Barbershop Music – Beware of a highly contagious virus!

For more than a century a highly contagious virus, known as the barbershop bug, has made the rounds, unchecked and so far with no effective antidote.

All attempts to understand this phenomenon by comparison to other musical styles have failed. Barbershop, a unique conglomeration of Euro-American and Afro-American music styles, is different in every respect.

Different from typical choir music. Different in the arrangement and balance of the four voice parts. Different in its distinct and clever blend of rhythms, swipes, embellishments, dynamics, tags and close harmonies. Different also in its powerful chord-based sound and ubiquitous chord affinity.

Even though bass, baritone, lead (tenor2) and tenor(1) share names with their classical counterparts, they fulfill harmonic functions which are different than in a typical SATB arrangement. This is illustrated by the barbershop cone: Analogous to the shape of a cone, the lowest, most powerful rhythmic sound is produced in the bass, whereas volume and weight of the sound decrease in the higher voice parts (baritone, lead and tenor).

In a classical SATB arrangement the soprano usually carries the melody. In barbershop this role is taken by the lead, the second highest voice. The tenor, the highest voice, adds lightness, luster and sparkle to the chords. The rather temperamental baritone, oscillating above and below the lead acts as the glue within the ensemble by filling the gaps in the chords – with an unfailing musical ear. The bass, for the most part, abides by its traditional role as a powerful sonic foundation, providing rhythm and a rich, velvety depth of sound.

Infected barbershoppers never allow instrumental accompaniment: That would distract them from eartuning, i.e. listening closely to the other parts to lock in the chord.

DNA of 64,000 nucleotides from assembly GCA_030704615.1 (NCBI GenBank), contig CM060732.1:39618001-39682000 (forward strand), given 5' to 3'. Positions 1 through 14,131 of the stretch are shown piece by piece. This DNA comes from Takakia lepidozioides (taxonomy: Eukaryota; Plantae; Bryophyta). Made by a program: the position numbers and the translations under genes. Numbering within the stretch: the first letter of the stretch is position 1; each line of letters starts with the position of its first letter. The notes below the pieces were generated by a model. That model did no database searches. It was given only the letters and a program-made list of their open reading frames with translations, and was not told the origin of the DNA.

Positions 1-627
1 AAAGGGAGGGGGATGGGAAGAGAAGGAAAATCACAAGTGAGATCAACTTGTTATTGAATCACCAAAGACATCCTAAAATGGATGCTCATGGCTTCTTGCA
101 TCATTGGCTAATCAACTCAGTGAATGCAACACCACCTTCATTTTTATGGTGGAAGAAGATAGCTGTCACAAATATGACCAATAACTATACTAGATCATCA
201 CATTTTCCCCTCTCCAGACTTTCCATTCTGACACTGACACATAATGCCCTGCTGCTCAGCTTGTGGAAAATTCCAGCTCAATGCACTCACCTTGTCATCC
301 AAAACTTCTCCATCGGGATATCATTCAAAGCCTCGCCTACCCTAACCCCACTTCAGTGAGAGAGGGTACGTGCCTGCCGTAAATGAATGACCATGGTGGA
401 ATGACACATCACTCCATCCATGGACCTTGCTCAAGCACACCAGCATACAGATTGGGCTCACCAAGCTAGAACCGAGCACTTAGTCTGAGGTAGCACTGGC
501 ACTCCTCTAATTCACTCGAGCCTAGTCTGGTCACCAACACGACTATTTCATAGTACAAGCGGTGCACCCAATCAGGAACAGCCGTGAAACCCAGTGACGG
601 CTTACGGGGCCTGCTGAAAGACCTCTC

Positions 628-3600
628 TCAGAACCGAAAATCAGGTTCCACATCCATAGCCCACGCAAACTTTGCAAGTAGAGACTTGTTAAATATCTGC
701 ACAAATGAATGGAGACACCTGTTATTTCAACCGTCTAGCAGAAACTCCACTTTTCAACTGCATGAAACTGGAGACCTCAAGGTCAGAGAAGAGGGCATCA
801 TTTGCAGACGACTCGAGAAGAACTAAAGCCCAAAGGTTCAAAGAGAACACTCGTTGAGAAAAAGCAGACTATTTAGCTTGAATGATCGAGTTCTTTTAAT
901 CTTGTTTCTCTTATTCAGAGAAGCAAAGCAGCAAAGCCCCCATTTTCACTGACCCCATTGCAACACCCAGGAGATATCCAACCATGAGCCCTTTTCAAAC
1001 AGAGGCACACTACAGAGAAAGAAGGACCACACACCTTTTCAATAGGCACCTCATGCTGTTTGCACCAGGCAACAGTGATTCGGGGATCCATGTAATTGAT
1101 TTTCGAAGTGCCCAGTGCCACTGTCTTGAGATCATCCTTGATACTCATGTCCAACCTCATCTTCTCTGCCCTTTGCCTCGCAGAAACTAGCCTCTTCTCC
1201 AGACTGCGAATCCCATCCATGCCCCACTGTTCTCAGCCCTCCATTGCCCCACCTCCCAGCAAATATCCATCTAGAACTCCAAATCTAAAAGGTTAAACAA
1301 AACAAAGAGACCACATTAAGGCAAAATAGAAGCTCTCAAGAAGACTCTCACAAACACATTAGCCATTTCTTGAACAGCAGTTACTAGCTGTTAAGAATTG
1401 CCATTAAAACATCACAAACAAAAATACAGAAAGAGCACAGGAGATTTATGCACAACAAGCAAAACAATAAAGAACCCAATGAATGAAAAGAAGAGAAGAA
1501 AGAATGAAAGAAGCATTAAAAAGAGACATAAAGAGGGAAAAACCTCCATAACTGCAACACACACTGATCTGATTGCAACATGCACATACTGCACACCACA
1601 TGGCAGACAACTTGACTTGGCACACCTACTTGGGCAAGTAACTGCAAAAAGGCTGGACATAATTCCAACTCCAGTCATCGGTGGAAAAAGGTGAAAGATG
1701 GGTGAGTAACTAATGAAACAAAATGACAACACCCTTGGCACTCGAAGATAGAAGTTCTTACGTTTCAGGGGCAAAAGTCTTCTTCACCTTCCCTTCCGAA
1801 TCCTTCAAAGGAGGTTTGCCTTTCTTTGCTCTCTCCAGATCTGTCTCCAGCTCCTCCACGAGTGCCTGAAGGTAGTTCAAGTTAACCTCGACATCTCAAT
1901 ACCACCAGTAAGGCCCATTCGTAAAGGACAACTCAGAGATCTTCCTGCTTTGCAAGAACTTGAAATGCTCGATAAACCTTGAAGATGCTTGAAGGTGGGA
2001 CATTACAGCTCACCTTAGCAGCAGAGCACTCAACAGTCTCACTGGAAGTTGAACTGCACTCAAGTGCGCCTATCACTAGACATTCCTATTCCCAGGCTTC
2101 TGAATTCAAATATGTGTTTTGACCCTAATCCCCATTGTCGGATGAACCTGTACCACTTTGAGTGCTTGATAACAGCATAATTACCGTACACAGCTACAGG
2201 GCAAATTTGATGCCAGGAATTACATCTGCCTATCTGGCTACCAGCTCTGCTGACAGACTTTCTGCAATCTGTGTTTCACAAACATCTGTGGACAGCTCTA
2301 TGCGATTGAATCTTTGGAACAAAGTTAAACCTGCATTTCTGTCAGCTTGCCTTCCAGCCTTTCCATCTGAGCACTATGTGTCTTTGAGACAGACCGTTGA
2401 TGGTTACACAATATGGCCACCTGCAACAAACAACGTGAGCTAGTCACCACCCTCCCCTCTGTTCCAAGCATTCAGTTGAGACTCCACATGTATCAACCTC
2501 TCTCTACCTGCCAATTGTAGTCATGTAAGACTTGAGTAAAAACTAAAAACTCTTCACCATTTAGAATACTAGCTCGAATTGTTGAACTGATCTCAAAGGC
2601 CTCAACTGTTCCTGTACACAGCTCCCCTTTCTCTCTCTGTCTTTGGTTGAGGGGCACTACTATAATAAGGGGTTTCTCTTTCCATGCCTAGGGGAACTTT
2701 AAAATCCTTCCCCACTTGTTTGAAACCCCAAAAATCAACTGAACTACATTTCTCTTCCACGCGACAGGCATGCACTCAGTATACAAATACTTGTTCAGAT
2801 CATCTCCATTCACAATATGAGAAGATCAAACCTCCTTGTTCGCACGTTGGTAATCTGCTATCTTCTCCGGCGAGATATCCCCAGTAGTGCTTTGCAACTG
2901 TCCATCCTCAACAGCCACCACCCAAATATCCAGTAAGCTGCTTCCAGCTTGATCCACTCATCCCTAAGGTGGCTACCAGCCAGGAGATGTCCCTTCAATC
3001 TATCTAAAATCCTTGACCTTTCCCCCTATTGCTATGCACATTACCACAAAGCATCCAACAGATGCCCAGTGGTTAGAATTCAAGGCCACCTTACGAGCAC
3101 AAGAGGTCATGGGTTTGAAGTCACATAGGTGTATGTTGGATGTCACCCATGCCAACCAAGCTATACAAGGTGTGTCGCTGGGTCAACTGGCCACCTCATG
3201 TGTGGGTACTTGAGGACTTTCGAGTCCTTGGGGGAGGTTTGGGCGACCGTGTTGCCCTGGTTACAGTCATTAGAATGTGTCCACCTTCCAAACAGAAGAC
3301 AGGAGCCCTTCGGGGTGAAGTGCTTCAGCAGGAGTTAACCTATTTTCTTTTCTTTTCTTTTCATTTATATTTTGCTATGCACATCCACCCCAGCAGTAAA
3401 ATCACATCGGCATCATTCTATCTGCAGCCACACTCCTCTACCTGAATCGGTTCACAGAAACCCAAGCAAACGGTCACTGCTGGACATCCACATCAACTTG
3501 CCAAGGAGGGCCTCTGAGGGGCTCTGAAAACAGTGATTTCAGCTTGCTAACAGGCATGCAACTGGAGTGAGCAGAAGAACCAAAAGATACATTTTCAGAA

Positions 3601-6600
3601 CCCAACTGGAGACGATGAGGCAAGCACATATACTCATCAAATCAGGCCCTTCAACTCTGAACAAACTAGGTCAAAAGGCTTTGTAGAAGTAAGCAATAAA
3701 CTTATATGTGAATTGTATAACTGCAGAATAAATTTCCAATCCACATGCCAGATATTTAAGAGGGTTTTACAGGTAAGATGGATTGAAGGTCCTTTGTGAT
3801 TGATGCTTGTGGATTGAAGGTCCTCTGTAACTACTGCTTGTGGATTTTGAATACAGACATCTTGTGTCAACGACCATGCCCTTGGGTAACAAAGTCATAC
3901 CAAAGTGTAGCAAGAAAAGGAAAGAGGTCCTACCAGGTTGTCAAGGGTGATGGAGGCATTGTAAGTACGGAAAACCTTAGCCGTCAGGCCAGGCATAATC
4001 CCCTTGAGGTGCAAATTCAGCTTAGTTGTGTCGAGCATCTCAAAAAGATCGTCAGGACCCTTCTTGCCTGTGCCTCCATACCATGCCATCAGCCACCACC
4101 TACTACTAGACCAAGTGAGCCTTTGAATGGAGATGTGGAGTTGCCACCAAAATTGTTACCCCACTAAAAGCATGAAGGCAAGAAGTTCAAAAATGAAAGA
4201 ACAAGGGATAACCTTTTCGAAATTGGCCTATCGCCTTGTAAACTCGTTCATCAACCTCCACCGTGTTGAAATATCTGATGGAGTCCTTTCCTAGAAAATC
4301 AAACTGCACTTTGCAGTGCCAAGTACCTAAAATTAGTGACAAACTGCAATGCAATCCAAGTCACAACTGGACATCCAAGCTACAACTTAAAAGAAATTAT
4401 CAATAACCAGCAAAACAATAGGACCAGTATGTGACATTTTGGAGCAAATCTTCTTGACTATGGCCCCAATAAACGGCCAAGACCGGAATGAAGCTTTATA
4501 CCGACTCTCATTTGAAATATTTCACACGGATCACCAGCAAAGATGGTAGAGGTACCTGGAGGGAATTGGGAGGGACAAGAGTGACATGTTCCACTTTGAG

The lock ‘n’ ring of a well-tuned chord is what an infected barbershopper craves for. It is achieved through close harmonies arranged in a suitable chord: the barbershop chord or barbershop seventh, among the non-infected also known as the dominant seventh chord. When barbershoppers produce a ringing chord, they are in seventh heaven and actually perceive a fifth voice, the angel’s voice, which in more mundane terms would be referred to as the overtone effect or expanded sound.

At the end of the 19th century barbershops offered a social and cultural meeting place for both white and black men: For white men who couldn’t afford to join pricy men’s clubs and for whom the notorious saloons were no alternative. For black men barbershops offered a modest entrepreneurial opportunity to create an economic basis for themselves and their families. Initially, only a wealthy white clientele was served in black-owned barbershops; later black men were also accepted. As a result, black barbershops emerged in the South as  social and cultural sanctuaries and meeting places for black men of all generations in which black identities were forged. This is where the barbershop chord originated.

Close harmonies, however, were not only sung in barbershops: So-called harmonizers – mainly young people – gathered in quartets on street corners and in the streets of New Orleans to sing lamppost and curbstone harmonies. One of them was Louis Armstrong, who sang as a ten-year-old tenor in such a quartet. Many other ragtime and later jazz greats also started out as enthusiastic harmonizers.

To provide the full picture, it should be mentioned that by the end of the 1920s the obstinate virus had almost met its demise after going rampant and thriving for decades. Barbershop quartets had become a fixture in the program of the widespread and very popular vaudeville shows at the turn of the twentieth century.

However, time moved on and brought about changes. Musical tastes shifted away from barbershop harmonies to jazz and, fostered by the advent of the microphone, to crooning in the style of Bing Crosby and Frank Sinatra.

By 1938 barbershop quartets were rarely to be heard. What a pity, thought two businessmen from Arizona, when that year they accidentally met at a hotel and discovered their mutual love of harmonizing. Owen C. Cash und Rupert Hall drummed up a group of twenty-five songsters and initiated a full-force revival of the dormant virus, now also infecting women who so far had been spared: The Sweet Adelines came into existence. This time the virus spread round the world. Step by step a key global organization arose: the Society for the Preservation and Encouragement of Barbershop Quartet Singing in America (SPEBSQSA). Many country-specific associations have been established throughout the world. Founded in 1991, BiNG! (Barbershop in Germany) is one of the many flourishing organizations promoting the preservation and advancement of barbershop singing.

There is no end in sight…

…. at best an afterglow.


(text: Beatrix Pocklington, tenor)

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